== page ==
The current study investigated (I) the susceptibility of A. baumannii isolates, (II) the carbapenems resistance patterns, and their association with ISAba1 and ISAba4 elements upstream of the blaOXA-like genes, and (III) the distribution of IC of A. baumannii species isolated among patients with burning in Tehran, Iran.

3. Materials and Methods
3.1. Bacterial Isolates

In 2012, a total of 62 non-repetitive clinical species of A. baumannii were collected from the patients with burning of a tertiary burn center in Tehran, Iran (1).

3.2. Identification of Acinetobacter Species

Initially, isolates were identified as A. baumannii using API-20NE system (bioMérieux, Marcy-l'Etoile, France), and were later confirmed by detection of blaOXA-51 like carbapenemase gene and gyrB-multiplex Polymerase Chain Reaction (PCR) (13, 14). All the clinical Isolates were stored at -20°C in CRYOBANK™ (Copan Diagnostics Inc., Canada) until further use.

3.3. Susceptibility Testing

The Clinical and Laboratory Standards Institute (CLSI, 2013) disk agar diffusion (DAD) method (15) and CLSI breakpoint interpretation were used to assess susceptibility of A. baumannii isolates to the current antimicrobial agents used in the treatment of MDR-AB infections. Minimum Inhibitory Concentration (MIC) values of all isolates for colistin and tigecycline were determined by the microbroth dilution method as described by the CLSI guidelines. MICs of colistin were interpreted according to the CLSI breakpoints. However, no breakpoints for tigecycline were available in the CLSI guidelines; therefore, the criteria for interpretation of the MIC values of tigecycline were determined according to the European committee on antimicrobial susceptibility testing (EUCAST) for members of the Enterobacteriaceae spp. All antimicrobial agents were purchased from Mast Co. Diagnostics Ltd., except tigecycline (purchased from Sigma-Aldrich). During each test, Escherichia coli ATCC 25922 and Pseudomonas aeruginosa ATCC 27853 were used as quality control microrganisms to ensure accuracy of the antimicrobial susceptibility assays. Isolates of A. baumannii were defined as multidrug-resistant (MDR) when the organism was resistant to at least one agent in three or more antimicrobial categories. Species were considered extensively drug-resistant (XDR) when they were non-susceptible to one or more of the agents in all but two or less categories. Pandrug-Resistant (PDR) was defined as non-susceptibility to all antimicrobial agents (16).

3.4. Detection of Carbapenemase Encoding Genes

A multiplex-PCR, referred to as hexaplex-PCR (h-PCR), was optimized for simultaneous detection of frequent carbapenemase genes of Ambler class A (blaKPC, blaGES) and B metallo-β-lactamases (blaIMP-1, blaVIM-2, blaNDM-1, and blaSPM-1) in positive controls (Figure 1). PCR primers (Table 1) were designed using Primer 3 software (version 4.0; http://primer3.wi.mit.edu/; accessed 05.06.11). Reference gene sequences were extracted from GenBank (http://www.ncbi.nlm.nih.gov/GenBank [blaKPC: GQ140348, blaGES: GU207844, blaIMP-1: EF375699, blaVIM-2: GQ288396, blaNDM-1: JN794561, and blaSPM-1: HM370523; accessed 04.06.11]).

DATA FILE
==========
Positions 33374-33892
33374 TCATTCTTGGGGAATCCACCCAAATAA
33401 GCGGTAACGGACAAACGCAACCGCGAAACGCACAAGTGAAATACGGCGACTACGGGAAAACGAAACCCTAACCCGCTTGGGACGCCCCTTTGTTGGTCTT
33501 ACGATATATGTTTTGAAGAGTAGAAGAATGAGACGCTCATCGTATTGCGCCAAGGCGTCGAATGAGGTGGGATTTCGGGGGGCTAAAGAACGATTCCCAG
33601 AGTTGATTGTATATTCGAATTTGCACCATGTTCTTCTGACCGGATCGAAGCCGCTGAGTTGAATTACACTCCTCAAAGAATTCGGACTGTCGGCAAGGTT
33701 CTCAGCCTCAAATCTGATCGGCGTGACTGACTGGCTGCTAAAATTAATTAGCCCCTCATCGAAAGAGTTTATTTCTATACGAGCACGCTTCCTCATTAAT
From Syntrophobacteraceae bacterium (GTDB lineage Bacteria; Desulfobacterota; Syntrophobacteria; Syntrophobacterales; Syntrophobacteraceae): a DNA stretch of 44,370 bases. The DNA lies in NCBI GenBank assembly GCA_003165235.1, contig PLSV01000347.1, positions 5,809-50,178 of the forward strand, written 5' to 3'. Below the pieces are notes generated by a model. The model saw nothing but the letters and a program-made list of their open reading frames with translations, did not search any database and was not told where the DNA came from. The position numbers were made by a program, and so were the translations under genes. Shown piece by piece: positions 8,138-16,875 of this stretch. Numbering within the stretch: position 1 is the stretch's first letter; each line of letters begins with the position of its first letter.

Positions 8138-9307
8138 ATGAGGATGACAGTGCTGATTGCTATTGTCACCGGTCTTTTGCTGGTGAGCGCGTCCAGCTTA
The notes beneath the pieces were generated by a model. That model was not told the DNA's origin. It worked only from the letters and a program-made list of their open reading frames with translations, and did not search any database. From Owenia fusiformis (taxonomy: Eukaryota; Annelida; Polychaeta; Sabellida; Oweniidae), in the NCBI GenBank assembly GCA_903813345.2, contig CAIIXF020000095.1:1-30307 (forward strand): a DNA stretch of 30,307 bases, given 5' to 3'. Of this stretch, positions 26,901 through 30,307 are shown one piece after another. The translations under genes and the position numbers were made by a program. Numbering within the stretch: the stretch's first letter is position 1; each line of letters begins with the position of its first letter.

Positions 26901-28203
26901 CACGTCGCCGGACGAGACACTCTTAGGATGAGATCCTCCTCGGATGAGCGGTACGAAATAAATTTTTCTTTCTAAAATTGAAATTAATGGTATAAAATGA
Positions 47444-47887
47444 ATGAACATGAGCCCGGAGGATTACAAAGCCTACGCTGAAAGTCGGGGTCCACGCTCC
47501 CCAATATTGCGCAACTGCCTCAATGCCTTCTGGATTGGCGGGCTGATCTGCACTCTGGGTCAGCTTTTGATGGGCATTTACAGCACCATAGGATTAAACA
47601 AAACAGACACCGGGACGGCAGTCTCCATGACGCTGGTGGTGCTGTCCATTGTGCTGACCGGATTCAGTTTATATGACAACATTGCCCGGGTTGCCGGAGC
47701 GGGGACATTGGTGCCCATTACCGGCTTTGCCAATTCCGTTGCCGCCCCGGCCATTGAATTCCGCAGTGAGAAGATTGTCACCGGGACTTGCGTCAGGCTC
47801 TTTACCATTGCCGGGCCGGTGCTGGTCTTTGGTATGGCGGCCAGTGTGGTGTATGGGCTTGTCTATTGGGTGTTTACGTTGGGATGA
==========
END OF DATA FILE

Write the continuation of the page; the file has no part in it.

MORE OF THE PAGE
The h-PCR was performed using Master Mix reagents (Ampliqon, Denmark) and primers, shown in Table 1, (SinaClon, Tehran, Iran) under the following conditions: preheat at 95°C for five minutes; 35 cycles of 94°C for one minute, 52°C for 40 seconds, and 72°C for 45 seconds; followed by 72°C for five minutes. Figure 1 shows representative agarose gel analysis of specific blaIMP-1, blaSPM-1, blaGES, blaKPC, blaNDM-1 and blaVIM-2 target sequence amplicons. The Ambler Class D type carbapenemase genes (blaOXA-23, 40, 51, 58, 143-like genes) were detected (17).

Table 1. Applied Primers Sequences a
Name/PrimerSequence (5’ - 3’)Annealing Temperature, °CSize of Ampelicon, bpUse (s)
hexaaplex PCR (h- PCR)52Detection of carbapenemase in the molecular classes A and B
ISAba1F/OXA-51 R51227ISAba1detection upstream of blaOXA-51-like genes
ISAba1F/OXA-23 R44321ISAba1 detection upstream of blaOXA-23-like genes
ISAba4F/OXA-23 R41327ISAba4detection upstream of blaOXA-51-like genes

a All References are belong to this study.

Figure 1. Detection of Genes Encoding Carbapenemase in the Molecular Classes A and B
Detection of Genes Encoding Carbapenemase in the Molecular Classes A and B

Ambler; blaKPC, blaGES, blaIMP-1, blaVIM-2, blaNDM-1, and blaSPM-1 by multiplex PCR. Clinical isolates harboring blaIMP-1 (Pseudomonas aeruginosa; lane 2), blaVIM-2 (Pseudomonas aeruginosa; lane 3), NDM-1 (Klebsiella pneumonia; lane 4), KPC (Klebsiella pneumonia; lane 5), blaGES (Pseudomonas aeruginosa; lane 6) and blaSPM-1 (Pseudomonas aeruginosa; lane 7) were used as PCR controls. The molecular size marker (lane 1) was a 100 bp ladder.

3.5. Detection of ISAba1and ISAba4 Sequences

To determine the frequency of ISAba1 and ISAba4 elements upstream of the blaOXA-23-like genes, as well as ISAba1 upstream of the blaOXA-51-like genes novel sets of primers (ISAba1F/OXA-23R and ISAba4F/OXA-23R) and ISAba1F/OXA-51R were used, respectively (Table 1). PCR primers were designed using Primer 3 software (version 4.0; http://primer3.wi.mit.edu/; accessed 05.06.11). Reference gene sequences were extracted from GenBank (http://www.ncbi.nlm.nih.gov/GenBank [ISAba1F/OXA-23R: AB849270.1, ISAba4F/OXA-23R: EF059914.1, and ISAba1F/OXA-51R: HQ637467.1; accessed 04.06.11]). PCR assays were performed under standard conditions (18) with modifications in annealing temperatures, as per Table 1.

3.6. AFLP Genomic Fingerprint Analysis